Five Observations About Trying to Find a Date on the Internet in 2014

Recently single, I decided to test the waters on Craigslist. Here's what caught my eye.


When I was in my 20s, and stinging after a break-up, I would sometimes place a personal ad on Craigslist. I did so half seriously, half on a lark — I know a couple who met on Craigslist and who are now happily married with two children. So why not?

The answers were often entertaining, and sometimes random: once an ex-boyfriend replied (no, you’re really not a nice guy). And I actually met two men there: One was a former Navy Seal who occupied my time for a summer; the other was an environmentalist who showed up in a pleather duster and talked in a way that made me consider shimmying out of the bar’s bathroom window.

I find myself on the single side of things again, and even though I’ve vowed to not date until April, I placed an ad in Philadelphia and South Jersey anyway, just to see what would come of it.

In two weeks, I got about 60 responses (some of them were doubles, obviously guys sending the same response to anyone who posted). I noticed five things in those 60 replies. What I’ve quoted here has not been altered, except to redact the names of the not necessarily innocent.

1. Pictures
I was surprised by how many men sent them — more so than the last time I gave Craigslist a go. This could be because more of us have cameras on our phones (almost all of these photos were selfies), or because Facebook has made us more comfortable sharing pictures with strangers. Shockingly, no one sent me a dick pic. However, some men sent me pictures that also included their children. Guys, I know they’re cute, but leave your kids out of this, okay?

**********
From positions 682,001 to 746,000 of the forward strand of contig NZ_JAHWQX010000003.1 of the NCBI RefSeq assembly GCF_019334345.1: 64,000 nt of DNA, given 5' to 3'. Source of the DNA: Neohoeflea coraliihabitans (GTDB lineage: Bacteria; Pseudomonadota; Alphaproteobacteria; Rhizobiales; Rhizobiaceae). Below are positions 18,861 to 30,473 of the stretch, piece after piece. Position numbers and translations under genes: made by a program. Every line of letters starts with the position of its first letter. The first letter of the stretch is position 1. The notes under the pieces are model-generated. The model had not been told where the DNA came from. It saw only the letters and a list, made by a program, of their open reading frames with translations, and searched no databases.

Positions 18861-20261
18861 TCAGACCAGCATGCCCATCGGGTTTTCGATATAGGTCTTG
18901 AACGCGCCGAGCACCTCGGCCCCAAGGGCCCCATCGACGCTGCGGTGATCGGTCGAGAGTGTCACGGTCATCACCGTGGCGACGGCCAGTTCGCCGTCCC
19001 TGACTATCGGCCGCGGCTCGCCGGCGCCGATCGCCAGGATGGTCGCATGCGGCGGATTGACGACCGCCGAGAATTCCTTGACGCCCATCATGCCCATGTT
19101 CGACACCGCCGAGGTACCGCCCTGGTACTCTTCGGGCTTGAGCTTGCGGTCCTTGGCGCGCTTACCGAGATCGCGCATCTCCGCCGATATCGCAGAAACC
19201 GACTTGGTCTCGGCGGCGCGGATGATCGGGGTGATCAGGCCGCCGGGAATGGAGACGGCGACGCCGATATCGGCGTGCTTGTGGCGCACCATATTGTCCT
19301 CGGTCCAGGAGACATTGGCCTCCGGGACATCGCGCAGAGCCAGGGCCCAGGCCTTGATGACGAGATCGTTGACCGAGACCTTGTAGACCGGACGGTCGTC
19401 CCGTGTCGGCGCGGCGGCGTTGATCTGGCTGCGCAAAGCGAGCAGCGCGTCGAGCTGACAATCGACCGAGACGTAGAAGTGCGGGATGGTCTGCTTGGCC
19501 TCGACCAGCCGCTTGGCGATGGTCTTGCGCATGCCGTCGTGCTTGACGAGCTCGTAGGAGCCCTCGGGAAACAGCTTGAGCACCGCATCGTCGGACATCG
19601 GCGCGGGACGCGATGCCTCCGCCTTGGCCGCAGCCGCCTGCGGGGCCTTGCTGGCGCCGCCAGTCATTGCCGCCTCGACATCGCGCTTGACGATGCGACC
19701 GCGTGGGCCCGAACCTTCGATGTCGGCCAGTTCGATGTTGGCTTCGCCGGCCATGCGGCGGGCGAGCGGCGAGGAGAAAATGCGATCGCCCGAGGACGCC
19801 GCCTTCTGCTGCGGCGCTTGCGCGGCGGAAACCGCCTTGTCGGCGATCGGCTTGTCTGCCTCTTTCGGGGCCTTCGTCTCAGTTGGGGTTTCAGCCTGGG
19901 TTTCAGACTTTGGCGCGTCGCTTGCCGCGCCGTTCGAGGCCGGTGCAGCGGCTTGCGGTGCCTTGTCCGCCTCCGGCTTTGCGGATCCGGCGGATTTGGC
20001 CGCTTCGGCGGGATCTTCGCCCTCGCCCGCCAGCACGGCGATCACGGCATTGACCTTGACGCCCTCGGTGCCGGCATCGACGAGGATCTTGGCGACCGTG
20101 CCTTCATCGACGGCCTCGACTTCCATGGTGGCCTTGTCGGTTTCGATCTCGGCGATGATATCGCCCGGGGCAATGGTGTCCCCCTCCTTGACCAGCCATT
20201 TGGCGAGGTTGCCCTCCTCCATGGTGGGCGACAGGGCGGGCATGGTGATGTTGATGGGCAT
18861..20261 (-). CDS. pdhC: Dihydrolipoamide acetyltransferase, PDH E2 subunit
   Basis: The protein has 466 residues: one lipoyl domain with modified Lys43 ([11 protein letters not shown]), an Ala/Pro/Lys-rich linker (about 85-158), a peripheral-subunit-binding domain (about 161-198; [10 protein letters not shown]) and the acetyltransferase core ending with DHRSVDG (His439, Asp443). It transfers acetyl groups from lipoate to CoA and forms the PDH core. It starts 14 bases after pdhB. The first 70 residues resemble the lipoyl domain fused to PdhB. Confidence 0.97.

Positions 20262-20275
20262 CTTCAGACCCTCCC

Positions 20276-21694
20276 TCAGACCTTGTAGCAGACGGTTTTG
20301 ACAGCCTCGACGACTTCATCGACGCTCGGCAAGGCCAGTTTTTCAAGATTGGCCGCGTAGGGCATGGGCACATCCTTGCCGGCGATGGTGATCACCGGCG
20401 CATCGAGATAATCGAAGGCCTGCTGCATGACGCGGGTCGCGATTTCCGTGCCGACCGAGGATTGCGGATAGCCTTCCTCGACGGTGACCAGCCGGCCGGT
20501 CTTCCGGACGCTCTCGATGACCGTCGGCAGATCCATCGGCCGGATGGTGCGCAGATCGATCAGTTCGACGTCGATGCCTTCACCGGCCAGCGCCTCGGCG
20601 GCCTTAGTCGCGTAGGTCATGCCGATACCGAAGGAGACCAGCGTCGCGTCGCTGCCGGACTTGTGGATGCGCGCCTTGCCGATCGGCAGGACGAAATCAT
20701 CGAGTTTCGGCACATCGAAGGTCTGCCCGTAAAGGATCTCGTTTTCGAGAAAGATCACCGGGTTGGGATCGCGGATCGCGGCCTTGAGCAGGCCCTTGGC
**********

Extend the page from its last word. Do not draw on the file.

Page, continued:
2. Disdain
My ad was not a win for everyone, but instead of passing it by, they sent me notes like: “Realy, back to the earth, those guy doesnt exist, maybe in movies” and “How about just being civil and fair to AllOthers”

My ad was also flagged as breaking Craigslist’s terms of service, and removed from the South Jersey site. I’m pretty sure it didn’t actually break the terms of service, but rather that one guy  saw something he didn’t like, and reported it.

3. One Liners
These men were possibly looking for a hook up — thinking that if I replied to something like “Good evening how are you ?” or “How are you tonight? or “still looking?” or “Hey there” or “Are you pretty!!!!?” that I might be down. Others sent their phone numbers and told me to text them so we could chat that night.

Well, I am pretty and still looking — but not looking for that.

4. Interesting Interpretations of Grammar
It’s not like I’m looking for someone who can hold a deep debate on the value of the Oxford comma, nor would I nix someone for using too many adverbs, but still, things got interesting. The two best/worst replies:

“Hey im a 34 years old 5’10 in good shape im looking to meet new people I was born in europe ben here for 18 years I like to travel and spending time at home watching a good comedy if you are interested or need to know more just ask”

“Hi my name is [REDACTED] I am 27 from blackwood nj I would like to know more about you I won’t hurt u I am real here’s my picture”

I’m not looking for perfect grammar, but capitalization at the start of and periods at the end of sentences would be helpful.

5. Real, Thoughtful Responses
A handful of responders wrote replies that showed they read the ad and had something to say back. Some sent pictures, some didn’t. They seem like nice guys who, like me, haven’t found the pea for their pod just yet. There are worse ways to meet men. I’ve set these replies aside for when I’m ready to leave hibernation.

Follow @byJenAMiller on Twitter.